- Being a spiritual and privileged person, you have even more time to sit and process and think about all of this, especially when it’s not affecting you
- It’s difficult to analyze one’s own privilege
- Kwasi says he went on a medical mission to Ghana, where he was born
- Going back and seeing what the lifestyle was like there, it shifted a lot in him to understand his own privilege
- He had the privilege of coming to America, receiving an education, etc
- Because of his education, he is asking himself how to give back
Making Change through Action
- If you’re going to voice your support, that voice needs follow up with actions
- Actions like donating to groups, educating yourself on local authority measures, voting, etc
- Sometimes an organization’s agenda isn’t always aligned with what the people want
- Kwasi says that he had a few people randomly venmo him money and it offended him
- He doesn’t want money, he wants change to be made in other ways
- He says for those looking to help, ask first and see what ways those who have been oppressed want to see the change and be supported
- “We can all be change makers, and all make a change in this world” – Kwasi
- Kwasi wants to bring mental health into communities of people of color
- He says email him at firstname.lastname@example.org
Resources to Support
- Emergent Strategy by Adrienne Marie Brown: Inspired by Octavia Butler’s explorations of our human relationship to change, Emergent Strategy is radical self-help, society-help, and planet-help designed to shape the futures we want to live.
- The Color of Law by Richard Rothstein: Analysis of laws that have maintained and further facilitated racial segregation and inequity
- Between the World and Me by Ta-nehisi Coates: The biggest concerns of racist American history reframed through personal stories of racial awakening in a letter to his son.
- 13th: An in-depth look at the prison system in the United States and how it reveals the nation’s history of racial inequality.
- I Am Not Your Negro: Explores the history of racism in the United States through Baldwin’s reminiscences of civil rights leaders Medgar Evers, Malcolm X, and Martin Luther King Jr., as well as his personal observations of American history.
Ways to take action; Donate to victim funds
- Official George Floyd Memorial Fund: These funds will also go towards the funeral and burial costs along with the counseling and legal expenses for his loved ones. A portion will go towards the Estate of George Floyd for the benefit and care of his children and their educational fund.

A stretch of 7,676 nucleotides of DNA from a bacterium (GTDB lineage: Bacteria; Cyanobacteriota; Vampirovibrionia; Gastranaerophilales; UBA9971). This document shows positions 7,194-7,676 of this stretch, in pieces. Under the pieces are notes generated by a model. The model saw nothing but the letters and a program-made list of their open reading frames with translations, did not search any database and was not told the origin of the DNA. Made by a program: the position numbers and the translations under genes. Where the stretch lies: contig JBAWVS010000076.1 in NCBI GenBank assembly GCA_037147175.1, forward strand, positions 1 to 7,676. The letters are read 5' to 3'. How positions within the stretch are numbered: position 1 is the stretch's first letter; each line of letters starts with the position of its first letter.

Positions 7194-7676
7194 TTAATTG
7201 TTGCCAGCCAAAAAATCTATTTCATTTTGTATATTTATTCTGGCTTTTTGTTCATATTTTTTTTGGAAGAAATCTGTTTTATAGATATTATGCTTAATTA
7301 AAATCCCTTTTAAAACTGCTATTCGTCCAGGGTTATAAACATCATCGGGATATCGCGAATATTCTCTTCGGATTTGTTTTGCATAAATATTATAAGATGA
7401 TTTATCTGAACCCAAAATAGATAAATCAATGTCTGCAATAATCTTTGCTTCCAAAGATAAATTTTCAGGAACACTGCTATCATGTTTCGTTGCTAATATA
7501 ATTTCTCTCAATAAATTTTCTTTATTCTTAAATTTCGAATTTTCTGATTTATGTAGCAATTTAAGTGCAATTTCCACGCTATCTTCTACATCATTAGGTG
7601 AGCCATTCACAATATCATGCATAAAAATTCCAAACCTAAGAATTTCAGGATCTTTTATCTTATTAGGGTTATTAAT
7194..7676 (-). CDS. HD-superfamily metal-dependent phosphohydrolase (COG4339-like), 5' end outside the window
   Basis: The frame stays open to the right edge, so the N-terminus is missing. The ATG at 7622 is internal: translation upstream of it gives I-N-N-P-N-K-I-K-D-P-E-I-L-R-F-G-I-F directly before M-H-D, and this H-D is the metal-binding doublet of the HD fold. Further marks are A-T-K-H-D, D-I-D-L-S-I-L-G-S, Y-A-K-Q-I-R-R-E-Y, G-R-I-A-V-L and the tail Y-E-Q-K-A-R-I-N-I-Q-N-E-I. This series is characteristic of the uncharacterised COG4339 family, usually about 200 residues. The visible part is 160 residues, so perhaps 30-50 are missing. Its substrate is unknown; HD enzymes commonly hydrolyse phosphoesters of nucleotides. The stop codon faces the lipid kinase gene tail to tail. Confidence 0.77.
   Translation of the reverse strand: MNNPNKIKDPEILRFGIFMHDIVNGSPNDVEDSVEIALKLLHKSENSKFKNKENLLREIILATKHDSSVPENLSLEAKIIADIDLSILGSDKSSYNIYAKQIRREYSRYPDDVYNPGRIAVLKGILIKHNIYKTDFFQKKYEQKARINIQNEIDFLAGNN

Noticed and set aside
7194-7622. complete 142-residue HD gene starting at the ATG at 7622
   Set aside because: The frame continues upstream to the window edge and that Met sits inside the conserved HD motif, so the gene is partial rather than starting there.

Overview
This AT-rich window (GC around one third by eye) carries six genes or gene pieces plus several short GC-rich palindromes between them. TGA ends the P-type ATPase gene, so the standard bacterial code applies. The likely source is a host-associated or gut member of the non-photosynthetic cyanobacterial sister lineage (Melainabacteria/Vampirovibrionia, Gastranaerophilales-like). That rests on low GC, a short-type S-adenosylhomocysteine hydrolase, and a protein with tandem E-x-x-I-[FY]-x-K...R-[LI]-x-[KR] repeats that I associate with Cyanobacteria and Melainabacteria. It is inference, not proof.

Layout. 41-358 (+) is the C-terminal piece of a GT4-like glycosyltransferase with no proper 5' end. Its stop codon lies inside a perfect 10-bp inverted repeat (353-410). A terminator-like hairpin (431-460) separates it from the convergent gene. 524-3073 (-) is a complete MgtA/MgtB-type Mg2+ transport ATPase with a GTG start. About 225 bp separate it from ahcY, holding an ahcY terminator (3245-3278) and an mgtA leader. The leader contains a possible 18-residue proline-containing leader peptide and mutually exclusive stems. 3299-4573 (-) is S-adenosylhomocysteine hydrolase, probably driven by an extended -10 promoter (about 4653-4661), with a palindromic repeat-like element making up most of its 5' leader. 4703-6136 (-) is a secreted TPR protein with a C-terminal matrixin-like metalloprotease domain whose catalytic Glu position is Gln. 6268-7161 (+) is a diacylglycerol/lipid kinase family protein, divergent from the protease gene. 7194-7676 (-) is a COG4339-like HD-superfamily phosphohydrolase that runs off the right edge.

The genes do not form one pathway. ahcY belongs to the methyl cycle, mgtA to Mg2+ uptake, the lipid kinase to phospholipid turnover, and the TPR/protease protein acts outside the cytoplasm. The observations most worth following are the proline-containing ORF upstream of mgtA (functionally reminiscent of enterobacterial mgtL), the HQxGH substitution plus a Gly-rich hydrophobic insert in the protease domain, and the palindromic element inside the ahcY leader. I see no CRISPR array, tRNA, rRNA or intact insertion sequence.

Ways to take action; Donate to organizations
- The NAACP Legal Defense and Educational Fund: the NAACP Legal Defense works on advancing the goals of racial justice and equality by protecting those that are most vulnerable in society. Their work includes court cases that work for a fairer justice system, increasing graduation rates among African American students, protecting voters across the nation, and decreasing disproportionate incarceration and sentencing rates.
- Communities United Against Police Brutality: The Minneapolis organization was created “to deal with police brutality on an ongoing basis.” More information can be found here.
- Campaign Zero: The organization uses data to inform policy solutions that aim to ends police brutality. Their vision is to create a better world by “limiting police interventions, improving community interactions, and ensuring accountability.”
About Kwasi Adusei
Kwasi dedicates his work in the psychedelic movement to altering the stigma in mainstream channels by promoting the science, the healing potential of psychedelics, and civic engagement. Kwasi is a Psychiatric Nurse Practitioner and graduated from the University at Buffalo. He is the founder of the Psychedelic Society of Western New York and project manager for Psychonauts of the World, an initiative to share meaningful psychedelic stories, with the ultimate goal of publishing them in a book as an avenue to raise money for psychedelic research. He is also one of the administrators for the Global Psychedelic Network, a conglomerate of psychedelic groups and individuals from around the world. Born in Ghana and raised in the Bronx, New York, Kwasi hopes to bring psychedelic therapy to communities of color.